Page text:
The Washington Method in Southeast Asia

November 10, 2020
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Vincent Bevins, The Jakarta Method: Washington’s Anticommunist Crusade & the Mass Murder Program that Shaped Our World (New York: Public Affairs, 2020)

 

How do you get policymakers in Washington to think more about Southeast Asia, a strategic region of more than 600 million people? Talk to them about something they actually care about, an American counterpart once joked to me. If you portray Southeast Asia as an arena for competition with a rival great power (China today, the Soviet Union previously) or for pushback against a dangerous ideology, be it Islamism or communism, you just might get some interest.

In doing so, however, you risk a Pyrrhic victory. For, having framed the region around a broad, sweeping threat, you will find it very hard to argue for a nuanced approach to the diverse and divergent nations of Southeast Asia. And without clear thinking and a carefully calibrated approach, a great power such as the United States risks doing its own position in the region more harm than good.

 

 

The Donald Trump administration is the latest to rediscover this reality, as it has tried — and failed — to push its China containment drive into Southeast Asia. It would be a stretch to say that it has advanced a policy toward Southeast Asia. But, in between weakening the State Department and failing to show due regard for the region’s premier security forum, it has leaned on Southeast Asian governments to join it in a broad pushback against China. While advising Southeast Asian nations to reject mobile technology from Huawei, the Chinese telecommunications giant, or rebuff Beijing’s Belt and Road Initiative, the administration has not offered much in the way of viable alternatives.

But more concerning than this practical shortcoming is the deeper misunderstanding of how most of the region’s governments see the intensifying U.S.-Chinese rivalry. The 10 member states of the Association of Southeast Asian Nations vary greatly in terms of their warmth toward Beijing and Washington respectively, with Cambodia and Laos the most Chinese-friendly and Singapore and Vietnam (for now) the most U.S.-friendly.

However, none of these nations want to go all in with either great power. All, including Cambodia and Laos (sometimes seen as “vassal states” in Washington), have concerns about Beijing’s increasingly aggressive positioning. But they all have very close economic and trade relationships with China, too. They all, to different extents, value the U.S. security presence in Asia as a balancing force, as well as access to U.S. capital and markets. But they also have concerns about Washington’s reliability and its track record of attempting to interfere in their internal affairs.

The heavy, but shaky, hand of the Trump administration has alienated key U.S. partners in Southeast Asia, such as Indonesia, Malaysia, and Singapore, while doing little to win over the likes of Cambodia and Laos. A case in point is Washington’s recent request to Jakarta to allow P-8 Poseidon maritime surveillance aircraft to land and refuel in Indonesia, presumably while monitoring the South China Sea and other contested areas. The Indonesian government was always likely to reject such a tin-eared ask, because it jealously guards its nonaligned status and is wary of upsetting Beijing. That it even would make such a request signals to Indonesia that Washington does not understand its very clearly stated “independent and active” foreign policy, helpfully laid out in English in Foreign Affairs magazine by Mohammad Hatta, one of the nation’s founders, in 1953.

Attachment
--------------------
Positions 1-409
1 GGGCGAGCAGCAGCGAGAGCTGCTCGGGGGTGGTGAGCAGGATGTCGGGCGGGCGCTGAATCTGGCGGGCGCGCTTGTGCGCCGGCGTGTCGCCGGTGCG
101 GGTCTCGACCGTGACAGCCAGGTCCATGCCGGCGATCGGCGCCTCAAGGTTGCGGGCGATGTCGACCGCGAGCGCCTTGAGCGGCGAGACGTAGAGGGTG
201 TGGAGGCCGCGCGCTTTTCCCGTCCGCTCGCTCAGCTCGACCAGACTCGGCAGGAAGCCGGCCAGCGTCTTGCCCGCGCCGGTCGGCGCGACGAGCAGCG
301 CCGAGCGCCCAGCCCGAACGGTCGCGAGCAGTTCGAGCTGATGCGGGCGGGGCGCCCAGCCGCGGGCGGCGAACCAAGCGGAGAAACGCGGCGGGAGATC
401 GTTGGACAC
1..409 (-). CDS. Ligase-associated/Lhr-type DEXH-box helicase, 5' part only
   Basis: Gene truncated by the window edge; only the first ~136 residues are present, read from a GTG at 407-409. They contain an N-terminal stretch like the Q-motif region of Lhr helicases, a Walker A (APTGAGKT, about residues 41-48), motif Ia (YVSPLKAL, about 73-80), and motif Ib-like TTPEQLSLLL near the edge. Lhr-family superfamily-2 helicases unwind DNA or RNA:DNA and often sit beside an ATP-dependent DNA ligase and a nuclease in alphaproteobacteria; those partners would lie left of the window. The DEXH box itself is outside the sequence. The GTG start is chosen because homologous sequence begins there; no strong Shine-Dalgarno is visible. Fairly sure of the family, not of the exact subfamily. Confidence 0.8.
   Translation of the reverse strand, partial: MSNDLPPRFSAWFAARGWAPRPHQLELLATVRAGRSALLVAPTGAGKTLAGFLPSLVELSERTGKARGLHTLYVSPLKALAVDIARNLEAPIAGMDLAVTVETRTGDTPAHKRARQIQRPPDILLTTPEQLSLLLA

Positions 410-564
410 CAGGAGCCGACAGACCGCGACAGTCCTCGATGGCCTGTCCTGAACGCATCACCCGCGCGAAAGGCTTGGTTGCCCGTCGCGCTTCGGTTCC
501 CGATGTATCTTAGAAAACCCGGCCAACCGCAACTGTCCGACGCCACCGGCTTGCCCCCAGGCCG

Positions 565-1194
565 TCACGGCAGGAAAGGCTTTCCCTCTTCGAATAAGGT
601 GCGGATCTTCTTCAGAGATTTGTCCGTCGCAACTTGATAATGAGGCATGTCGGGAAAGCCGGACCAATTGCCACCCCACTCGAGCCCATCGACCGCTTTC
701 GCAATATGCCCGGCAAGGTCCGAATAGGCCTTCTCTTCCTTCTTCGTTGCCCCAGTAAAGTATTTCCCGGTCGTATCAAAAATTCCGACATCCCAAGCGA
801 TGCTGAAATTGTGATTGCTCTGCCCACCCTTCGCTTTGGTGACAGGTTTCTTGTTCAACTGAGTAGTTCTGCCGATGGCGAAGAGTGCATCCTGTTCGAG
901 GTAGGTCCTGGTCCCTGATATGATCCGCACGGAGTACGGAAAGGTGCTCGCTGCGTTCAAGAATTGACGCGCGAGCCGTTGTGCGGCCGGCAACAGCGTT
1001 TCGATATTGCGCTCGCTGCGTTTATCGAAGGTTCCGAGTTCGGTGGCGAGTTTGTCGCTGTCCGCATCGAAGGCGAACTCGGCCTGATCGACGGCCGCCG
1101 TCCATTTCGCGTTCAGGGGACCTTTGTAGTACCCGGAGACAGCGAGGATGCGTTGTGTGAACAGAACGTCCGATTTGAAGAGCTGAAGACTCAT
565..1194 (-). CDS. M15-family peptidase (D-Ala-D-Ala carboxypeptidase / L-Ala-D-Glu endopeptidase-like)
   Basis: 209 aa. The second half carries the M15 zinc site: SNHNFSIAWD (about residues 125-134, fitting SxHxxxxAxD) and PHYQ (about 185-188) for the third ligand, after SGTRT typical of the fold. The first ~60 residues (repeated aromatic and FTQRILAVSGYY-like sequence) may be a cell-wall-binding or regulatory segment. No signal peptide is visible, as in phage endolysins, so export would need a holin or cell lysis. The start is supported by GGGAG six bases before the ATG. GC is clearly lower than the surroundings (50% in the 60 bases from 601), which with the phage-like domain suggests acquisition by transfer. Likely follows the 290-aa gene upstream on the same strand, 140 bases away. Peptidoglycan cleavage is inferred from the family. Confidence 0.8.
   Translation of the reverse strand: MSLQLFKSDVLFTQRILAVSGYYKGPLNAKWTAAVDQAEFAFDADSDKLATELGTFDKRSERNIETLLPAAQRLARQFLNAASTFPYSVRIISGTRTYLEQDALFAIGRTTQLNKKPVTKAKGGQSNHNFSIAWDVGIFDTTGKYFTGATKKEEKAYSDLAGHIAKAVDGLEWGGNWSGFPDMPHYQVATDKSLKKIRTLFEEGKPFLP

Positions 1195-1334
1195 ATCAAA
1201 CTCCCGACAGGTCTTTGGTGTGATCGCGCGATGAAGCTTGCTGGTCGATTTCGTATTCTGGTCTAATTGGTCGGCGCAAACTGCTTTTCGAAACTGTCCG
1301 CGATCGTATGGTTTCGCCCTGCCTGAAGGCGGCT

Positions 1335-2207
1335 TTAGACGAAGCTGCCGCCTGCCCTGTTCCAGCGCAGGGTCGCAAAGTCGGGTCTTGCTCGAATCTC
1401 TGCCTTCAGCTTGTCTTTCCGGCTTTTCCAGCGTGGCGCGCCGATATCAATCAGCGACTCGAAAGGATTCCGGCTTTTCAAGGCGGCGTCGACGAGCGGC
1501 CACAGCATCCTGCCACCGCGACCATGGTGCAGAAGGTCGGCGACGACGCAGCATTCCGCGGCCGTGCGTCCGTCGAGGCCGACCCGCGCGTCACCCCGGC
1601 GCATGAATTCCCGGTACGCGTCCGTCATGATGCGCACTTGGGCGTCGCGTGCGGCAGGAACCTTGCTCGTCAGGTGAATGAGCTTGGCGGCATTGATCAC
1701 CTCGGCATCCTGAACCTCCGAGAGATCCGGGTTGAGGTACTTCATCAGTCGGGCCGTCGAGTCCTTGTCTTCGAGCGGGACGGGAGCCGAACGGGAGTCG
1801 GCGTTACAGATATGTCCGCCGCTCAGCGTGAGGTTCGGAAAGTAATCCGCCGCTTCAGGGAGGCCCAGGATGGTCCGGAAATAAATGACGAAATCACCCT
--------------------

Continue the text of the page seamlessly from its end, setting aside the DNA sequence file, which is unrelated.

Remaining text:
The P-8 controversy brings to mind another, far more high-profile incident, involving U.S. aircraft operating in Indonesia 62 years ago — a time when Washington also saw Southeast Asia through the lens of great-power competition and ideological rivalry. In May 1958, Washington’s secret backing for separatist uprisings in Indonesia was exposed when a B-26 bomber piloted by CIA agent Allen Lawrence Pope was shot down by the Indonesian military over Ambon and Pope was captured. The CIA had been trying to weaken Indonesia’s founding President Sukarno, who it feared was getting too close to the Indonesian Communist Party and the Soviet Union. But, as Vincent Bevins argues in The Jakarta Method, Washington misjudged Sukarno and ended up being “exposed in Asia as an aggressor against one of the world’s leading neutral powers.” Sukarno took the Pope incident personally. “I love America, but I’m a disappointed lover,” Bevins quotes him as saying. With bitter irony, the United States drove Sukarno’s Indonesia in the direction from which it had been trying to divert it: a more anti-Western, more pro-Soviet Union, and pro-China path.